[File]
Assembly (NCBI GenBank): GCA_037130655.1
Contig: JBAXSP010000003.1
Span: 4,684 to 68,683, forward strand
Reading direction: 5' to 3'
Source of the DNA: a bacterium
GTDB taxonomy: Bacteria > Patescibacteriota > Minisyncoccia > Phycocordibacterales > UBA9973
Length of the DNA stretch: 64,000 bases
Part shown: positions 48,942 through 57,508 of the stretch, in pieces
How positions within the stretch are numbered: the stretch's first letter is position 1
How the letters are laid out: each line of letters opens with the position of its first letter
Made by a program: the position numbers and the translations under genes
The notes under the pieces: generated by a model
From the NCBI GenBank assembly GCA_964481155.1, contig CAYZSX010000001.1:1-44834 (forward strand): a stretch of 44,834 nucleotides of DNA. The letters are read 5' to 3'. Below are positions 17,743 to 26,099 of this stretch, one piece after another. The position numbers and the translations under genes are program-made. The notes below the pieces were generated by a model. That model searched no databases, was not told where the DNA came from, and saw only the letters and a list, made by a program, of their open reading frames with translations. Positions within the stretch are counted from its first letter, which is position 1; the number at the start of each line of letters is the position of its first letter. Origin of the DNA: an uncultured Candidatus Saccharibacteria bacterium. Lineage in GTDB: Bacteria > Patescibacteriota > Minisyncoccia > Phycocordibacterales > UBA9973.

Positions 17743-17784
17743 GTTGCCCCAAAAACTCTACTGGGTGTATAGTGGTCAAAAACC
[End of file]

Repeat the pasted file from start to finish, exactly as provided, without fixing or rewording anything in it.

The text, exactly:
Assembly (NCBI GenBank): GCA_037130655.1
Contig: JBAXSP010000003.1
Span: 4,684 to 68,683, forward strand
Reading direction: 5' to 3'
Source of the DNA: a bacterium
GTDB taxonomy: Bacteria > Patescibacteriota > Minisyncoccia > Phycocordibacterales > UBA9973
Length of the DNA stretch: 64,000 bases
Part shown: positions 48,942 through 57,508 of the stretch, in pieces
How positions within the stretch are numbered: the stretch's first letter is position 1
How the letters are laid out: each line of letters opens with the position of its first letter
Made by a program: the position numbers and the translations under genes
The notes under the pieces: generated by a model
From the NCBI GenBank assembly GCA_964481155.1, contig CAYZSX010000001.1:1-44834 (forward strand): a stretch of 44,834 nucleotides of DNA. The letters are read 5' to 3'. Below are positions 17,743 to 26,099 of this stretch, one piece after another. The position numbers and the translations under genes are program-made. The notes below the pieces were generated by a model. That model searched no databases, was not told where the DNA came from, and saw only the letters and a list, made by a program, of their open reading frames with translations. Positions within the stretch are counted from its first letter, which is position 1; the number at the start of each line of letters is the position of its first letter. Origin of the DNA: an uncultured Candidatus Saccharibacteria bacterium. Lineage in GTDB: Bacteria > Patescibacteriota > Minisyncoccia > Phycocordibacterales > UBA9973.

Positions 17743-17784
17743 GTTGCCCCAAAAACTCTACTGGGTGTATAGTGGTCAAAAACC